"I hate men," I said.

Jack threw back his head and laughed. "No, you don't. That's your whole problem, Magpie, you don't hate them at all. You just put too much stock in 'em and not enough in yourself."

Jack looked away then, out the window at the few customers who straggled out looking for their cars.

I wanted to say something, something that would come right to the heart of things, something that would make it all right between us, but I didn't have the first clue.

"Thank you for being here," I said, finally.

He looked back at me and smiled. "Maggie, it's just not our time. That's not to say there won't be a time, or that I'm not just as much here for you as I always am. It's just not now for us, you know? And you don't need to feel bad about it or explain it or apologize for it. Some things are the way they are. Let it go, Magpie. Breathe."

I stretched out my hand and he slipped his into mine and we sat there, breathing, for a long time, until I knew we could sit there no longer.

"Sheila's due here any minute," I said.

"Mummm…" he said, deep into his relaxed state of New Age meditation. He sighed. "Guess we should go inside then."

I reached over and opened my door. The cold night air blew in and brought Jack back to the present reality.

"Okay, let's go."

We walked in through the back door with five minutes to spare, but it didn't really matter, because at that exact moment Tony Carlucci, Sheila, and Marshall Weathers all arrived at the front door, their eyes locking on me like homing pigeons sensing their home roost.

"Jeez," Jack whistled softly. "Better you than me."

I stood there, watching and waiting, as they walked toward me. My heart was in my throat, my mouth was dry, and my palms were starting to sweat. It was decision time, and there was no doubt about that.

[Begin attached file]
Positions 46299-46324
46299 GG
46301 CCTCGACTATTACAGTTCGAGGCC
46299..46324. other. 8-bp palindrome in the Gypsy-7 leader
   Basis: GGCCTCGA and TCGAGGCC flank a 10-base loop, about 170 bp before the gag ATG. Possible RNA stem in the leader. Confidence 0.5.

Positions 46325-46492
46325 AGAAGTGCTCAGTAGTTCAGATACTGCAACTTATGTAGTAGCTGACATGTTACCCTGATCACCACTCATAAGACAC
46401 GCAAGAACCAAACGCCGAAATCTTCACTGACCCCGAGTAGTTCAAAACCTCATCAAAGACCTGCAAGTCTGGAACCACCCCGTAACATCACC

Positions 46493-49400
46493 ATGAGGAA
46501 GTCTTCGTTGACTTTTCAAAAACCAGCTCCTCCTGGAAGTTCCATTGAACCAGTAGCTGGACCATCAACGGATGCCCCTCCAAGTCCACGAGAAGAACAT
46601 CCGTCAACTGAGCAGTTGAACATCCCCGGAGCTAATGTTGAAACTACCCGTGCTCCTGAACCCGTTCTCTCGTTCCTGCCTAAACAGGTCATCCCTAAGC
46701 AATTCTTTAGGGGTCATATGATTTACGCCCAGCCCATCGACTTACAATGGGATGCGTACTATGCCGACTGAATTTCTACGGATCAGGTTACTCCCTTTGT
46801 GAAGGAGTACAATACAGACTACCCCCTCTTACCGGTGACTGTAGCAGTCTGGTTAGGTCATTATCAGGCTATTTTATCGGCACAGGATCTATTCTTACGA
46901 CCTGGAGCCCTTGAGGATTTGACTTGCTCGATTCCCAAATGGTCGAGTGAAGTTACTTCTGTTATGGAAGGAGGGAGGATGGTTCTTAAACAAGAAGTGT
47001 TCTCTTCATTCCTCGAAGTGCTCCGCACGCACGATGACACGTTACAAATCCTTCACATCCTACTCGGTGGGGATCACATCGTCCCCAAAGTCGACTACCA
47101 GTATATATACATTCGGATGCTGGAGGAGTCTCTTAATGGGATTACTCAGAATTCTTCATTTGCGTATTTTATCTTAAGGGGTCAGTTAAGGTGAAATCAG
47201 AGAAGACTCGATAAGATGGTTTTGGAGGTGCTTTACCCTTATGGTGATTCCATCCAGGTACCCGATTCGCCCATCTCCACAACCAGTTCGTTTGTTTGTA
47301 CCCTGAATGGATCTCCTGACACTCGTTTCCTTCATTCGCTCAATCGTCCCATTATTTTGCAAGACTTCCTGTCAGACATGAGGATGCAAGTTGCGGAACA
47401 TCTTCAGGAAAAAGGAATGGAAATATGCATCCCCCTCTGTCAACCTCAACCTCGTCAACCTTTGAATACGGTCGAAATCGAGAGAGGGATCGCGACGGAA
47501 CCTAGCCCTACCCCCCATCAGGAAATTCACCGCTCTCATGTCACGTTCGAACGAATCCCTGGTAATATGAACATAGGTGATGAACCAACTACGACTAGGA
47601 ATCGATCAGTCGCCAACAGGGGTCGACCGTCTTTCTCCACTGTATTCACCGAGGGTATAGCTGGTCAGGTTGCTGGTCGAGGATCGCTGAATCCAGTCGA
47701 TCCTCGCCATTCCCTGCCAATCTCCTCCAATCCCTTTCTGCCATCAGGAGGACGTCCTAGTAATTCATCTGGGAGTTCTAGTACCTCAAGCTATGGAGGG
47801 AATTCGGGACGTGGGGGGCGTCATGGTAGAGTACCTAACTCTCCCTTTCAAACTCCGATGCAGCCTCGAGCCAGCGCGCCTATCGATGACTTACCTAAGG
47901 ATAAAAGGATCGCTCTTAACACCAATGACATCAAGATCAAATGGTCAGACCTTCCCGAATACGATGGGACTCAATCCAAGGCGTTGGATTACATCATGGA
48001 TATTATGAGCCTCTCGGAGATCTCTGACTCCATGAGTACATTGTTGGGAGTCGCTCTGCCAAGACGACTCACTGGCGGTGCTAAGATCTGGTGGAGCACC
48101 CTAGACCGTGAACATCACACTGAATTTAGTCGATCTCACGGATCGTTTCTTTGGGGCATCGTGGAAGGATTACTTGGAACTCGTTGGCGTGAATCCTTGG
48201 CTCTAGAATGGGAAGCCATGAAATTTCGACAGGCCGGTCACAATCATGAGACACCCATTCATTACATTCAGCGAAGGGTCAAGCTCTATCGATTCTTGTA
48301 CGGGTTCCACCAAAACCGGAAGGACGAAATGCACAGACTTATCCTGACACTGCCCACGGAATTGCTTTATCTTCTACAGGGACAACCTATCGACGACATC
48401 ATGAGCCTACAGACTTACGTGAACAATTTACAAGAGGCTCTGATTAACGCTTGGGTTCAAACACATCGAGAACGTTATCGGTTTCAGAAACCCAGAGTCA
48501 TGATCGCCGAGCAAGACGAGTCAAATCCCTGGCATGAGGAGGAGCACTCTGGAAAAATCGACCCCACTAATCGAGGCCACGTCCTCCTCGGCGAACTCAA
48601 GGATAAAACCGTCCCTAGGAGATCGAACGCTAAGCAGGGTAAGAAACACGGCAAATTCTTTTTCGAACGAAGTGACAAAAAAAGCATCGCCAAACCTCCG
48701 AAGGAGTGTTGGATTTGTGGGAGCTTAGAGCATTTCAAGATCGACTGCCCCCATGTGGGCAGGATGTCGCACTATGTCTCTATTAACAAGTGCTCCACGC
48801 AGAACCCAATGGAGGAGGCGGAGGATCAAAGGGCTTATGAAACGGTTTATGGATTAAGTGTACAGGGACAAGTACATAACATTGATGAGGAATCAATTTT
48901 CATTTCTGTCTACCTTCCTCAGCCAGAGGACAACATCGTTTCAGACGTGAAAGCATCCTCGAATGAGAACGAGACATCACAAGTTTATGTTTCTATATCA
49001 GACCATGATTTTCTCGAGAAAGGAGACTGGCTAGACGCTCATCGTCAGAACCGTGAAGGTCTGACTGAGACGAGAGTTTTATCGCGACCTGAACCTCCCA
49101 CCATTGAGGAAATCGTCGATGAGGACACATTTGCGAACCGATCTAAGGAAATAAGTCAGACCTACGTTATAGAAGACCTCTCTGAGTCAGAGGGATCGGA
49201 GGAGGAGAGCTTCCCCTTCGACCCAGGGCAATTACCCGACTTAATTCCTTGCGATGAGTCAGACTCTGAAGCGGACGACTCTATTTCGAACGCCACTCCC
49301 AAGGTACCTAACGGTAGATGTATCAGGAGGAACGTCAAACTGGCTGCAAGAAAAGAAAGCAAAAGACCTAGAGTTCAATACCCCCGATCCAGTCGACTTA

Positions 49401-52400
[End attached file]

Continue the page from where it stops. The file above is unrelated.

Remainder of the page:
"You ready?" Tony asked.

"Maggie, I need to talk to you," Marshall said. "Why did you leave?"

"Mama!" Sheila said. "What's going on?"

"Breathe," I heard Jack saying in my head. "You're terrified, aren't you?" I heard Tony ask. And then Marshalclass="underline" "Don't think I'm walking away from you."

My heart pounded louder and louder, filling my head, and rushing through my ears.

I stepped up to them, stretched out my hand and reached for my daughter, pulling her close to me.

"It's late," I said. "Really, really late, and I need to sleep." I looked at Tony and Marshall, and then over at Jack, who stood just behind me, listening.

"Mama always said a tired mind makes for foolish decisions. So how about you call me sometime tomorrow morning, late, and we'll talk."

Tony and Marshall stared at each other, frowning.

"Who, Maggie?" Tony asked. "Who do you want to call?"

I looked at them and smiled.

I turned around, gripping Sheila's hand, and walked out the door, my heart fairly bursting with the uncertainty and tension of it all. What if no one called me? What if they thought I was just too far above my raisings to deserve a call from either one?

We made it all the way to the car and halfway out of the parking lot before Sheila decided to put in her two cents' worth.

"Mama," she said, "do you, like, get what you just did back there?"

"Sheila," I said, "I think, like, totally. I, like, totally get it."

"Awesome." she sighed. "Damn, I wish I could do that with the guys I know! That is, like, so totally evolved."

I turned onto High Point Road and headed home.

"Whatever," I said.

I made it home, so tired I could barely remove my clothes before my head hit the pillow, and I fell into a deep and dreamless sleep that seemed to go on and on and on-right up until the bright sunlight of late morning streamed through the curtains of my bedroom window and the phone began to ring.